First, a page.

Federal Communications Commission chairman Kevin Martin said he has no plans to retreat from his quest to pressure the cable industry into adopting an a la carte business model.
“Absolutely, I am still enthusiastic about it. I absolutely think it’s the right thing,” Martin said in testimony last Wednesday before the House Appropriations Subcommittee on Financial Services and General Government.
Martin recited his anti-cable litany to justify government intervention: Rising nominal tier rates and the inability of consumers to opt out of large programming packages.
As Martin acknowledged once again Wednesday, the FCC is powerless to force cable operators to break up their tiers.
Instead, Martin has the FCC poised to regulate some contract terms and conditions between cable operators and their programming suppliers.
Over the past few days, Martin has been auditioning a proposal under which cable operators would have the right to eject from expanded basic any cable network that demanded a monthly license fee in excess of a certain amount.
Martin has floated 75 cents as the ceiling, a level that could clearly threaten ESPN’s home on expanded basic.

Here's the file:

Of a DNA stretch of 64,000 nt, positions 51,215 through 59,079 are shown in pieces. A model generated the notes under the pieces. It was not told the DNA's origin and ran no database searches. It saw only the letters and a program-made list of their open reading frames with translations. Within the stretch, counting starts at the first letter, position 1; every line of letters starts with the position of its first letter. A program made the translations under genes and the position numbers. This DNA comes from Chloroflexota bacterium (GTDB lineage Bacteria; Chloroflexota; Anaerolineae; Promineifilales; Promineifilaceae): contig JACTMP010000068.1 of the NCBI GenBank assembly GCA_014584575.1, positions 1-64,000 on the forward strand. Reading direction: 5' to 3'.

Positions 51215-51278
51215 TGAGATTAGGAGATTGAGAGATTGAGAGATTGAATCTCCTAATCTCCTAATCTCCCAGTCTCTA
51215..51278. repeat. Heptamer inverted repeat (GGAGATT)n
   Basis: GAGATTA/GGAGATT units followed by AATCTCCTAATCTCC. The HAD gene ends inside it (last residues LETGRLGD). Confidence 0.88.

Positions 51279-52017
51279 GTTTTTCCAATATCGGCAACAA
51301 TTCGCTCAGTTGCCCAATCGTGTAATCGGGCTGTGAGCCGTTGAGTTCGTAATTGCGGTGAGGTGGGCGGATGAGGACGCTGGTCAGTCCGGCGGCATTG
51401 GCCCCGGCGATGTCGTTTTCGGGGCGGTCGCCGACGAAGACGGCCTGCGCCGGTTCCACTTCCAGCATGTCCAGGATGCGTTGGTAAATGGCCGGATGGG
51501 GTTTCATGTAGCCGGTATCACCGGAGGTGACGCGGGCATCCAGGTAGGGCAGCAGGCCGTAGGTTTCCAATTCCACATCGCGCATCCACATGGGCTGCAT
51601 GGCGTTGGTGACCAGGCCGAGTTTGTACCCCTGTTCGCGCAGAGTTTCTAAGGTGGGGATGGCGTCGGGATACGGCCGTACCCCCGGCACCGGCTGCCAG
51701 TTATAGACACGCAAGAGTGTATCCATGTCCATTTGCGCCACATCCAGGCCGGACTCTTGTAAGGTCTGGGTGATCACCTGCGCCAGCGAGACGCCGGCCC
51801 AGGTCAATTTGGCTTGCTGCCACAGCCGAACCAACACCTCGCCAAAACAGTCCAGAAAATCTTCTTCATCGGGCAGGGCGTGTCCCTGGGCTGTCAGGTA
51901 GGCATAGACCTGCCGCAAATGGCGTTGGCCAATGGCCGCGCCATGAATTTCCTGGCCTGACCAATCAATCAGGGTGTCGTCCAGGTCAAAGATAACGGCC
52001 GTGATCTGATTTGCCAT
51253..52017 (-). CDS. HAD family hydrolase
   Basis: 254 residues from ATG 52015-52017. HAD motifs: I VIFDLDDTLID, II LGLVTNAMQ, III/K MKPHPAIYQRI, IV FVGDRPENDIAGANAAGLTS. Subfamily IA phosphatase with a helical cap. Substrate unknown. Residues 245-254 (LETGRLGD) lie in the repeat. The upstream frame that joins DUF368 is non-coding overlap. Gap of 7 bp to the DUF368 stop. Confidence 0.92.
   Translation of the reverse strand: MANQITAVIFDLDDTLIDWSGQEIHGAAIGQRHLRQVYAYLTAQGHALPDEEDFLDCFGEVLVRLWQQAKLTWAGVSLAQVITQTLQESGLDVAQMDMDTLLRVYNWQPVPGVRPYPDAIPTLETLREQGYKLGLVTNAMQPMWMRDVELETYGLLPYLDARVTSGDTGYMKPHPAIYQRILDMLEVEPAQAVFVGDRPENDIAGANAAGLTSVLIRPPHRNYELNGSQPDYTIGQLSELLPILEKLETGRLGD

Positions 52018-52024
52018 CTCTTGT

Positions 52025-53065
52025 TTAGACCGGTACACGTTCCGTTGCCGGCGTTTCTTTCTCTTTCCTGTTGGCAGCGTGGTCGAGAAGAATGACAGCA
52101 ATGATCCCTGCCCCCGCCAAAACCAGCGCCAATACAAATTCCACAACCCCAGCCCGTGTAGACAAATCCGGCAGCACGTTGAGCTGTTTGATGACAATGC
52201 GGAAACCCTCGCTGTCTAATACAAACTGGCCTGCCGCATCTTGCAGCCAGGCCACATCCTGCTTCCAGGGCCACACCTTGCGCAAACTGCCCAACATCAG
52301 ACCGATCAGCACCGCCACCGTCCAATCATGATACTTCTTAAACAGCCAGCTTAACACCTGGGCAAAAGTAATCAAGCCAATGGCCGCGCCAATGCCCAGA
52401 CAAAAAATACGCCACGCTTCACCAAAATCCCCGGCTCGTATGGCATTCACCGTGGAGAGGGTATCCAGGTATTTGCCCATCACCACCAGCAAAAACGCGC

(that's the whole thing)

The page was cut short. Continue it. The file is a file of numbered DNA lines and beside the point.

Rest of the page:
Martin’s forceful comments demonstrated again that almost no amount of political pressure is enough to get him to back away from his a la carte agenda.
On Tuesday, Democratic and Republican leaders of the Senate Commerce Committee, in addition to a second GOP member from the same panel, told Martin face-to-face that he needed to subordinate his personal battles with the cable industry to the vastly more important goal of effecting a smooth transition to all-digital broadcasting in February 2009.
Asked on Wednesday whether he would honor those requests, Martin said he disagreed with the premise that he had been told to drop his a la carte agenda.
“The commission is going to continue to consider everything in the proceedings in front of us,” Martin told reporters on Capitol Hill, adding that he didn’t know when he would try to pass wholesale a la carte rules. “I don’t have a particular time frame for comment for you.”
Rep. C.A “Dutch” Ruppersberger (D-Md.) told Martin a la carte could raise cable rates and lead to the demise of channels aimed at minorities.
“That’s the other side of your a la carte,” he said.
Martin testified that a la carte would provider financial relief to Spanish-speaking viewers because they wouldn’t need to buy unnecessary English programming to reach, for example, ESPN Deportes.
“Right now, they have to buy ESPN in English in the basic part of the package before they are allowed to buy ESPN in Spanish,” Martin asserted. “I don’t understand why they should have to do that.”
Katina Arnold, ESPN vice president of communications, said her company would support inclusion of ESPN Deportes in the most widely purchased tiers.
“We don’t set cable tiers. We would love to see ESPN Deportes on expanded basic,” she said.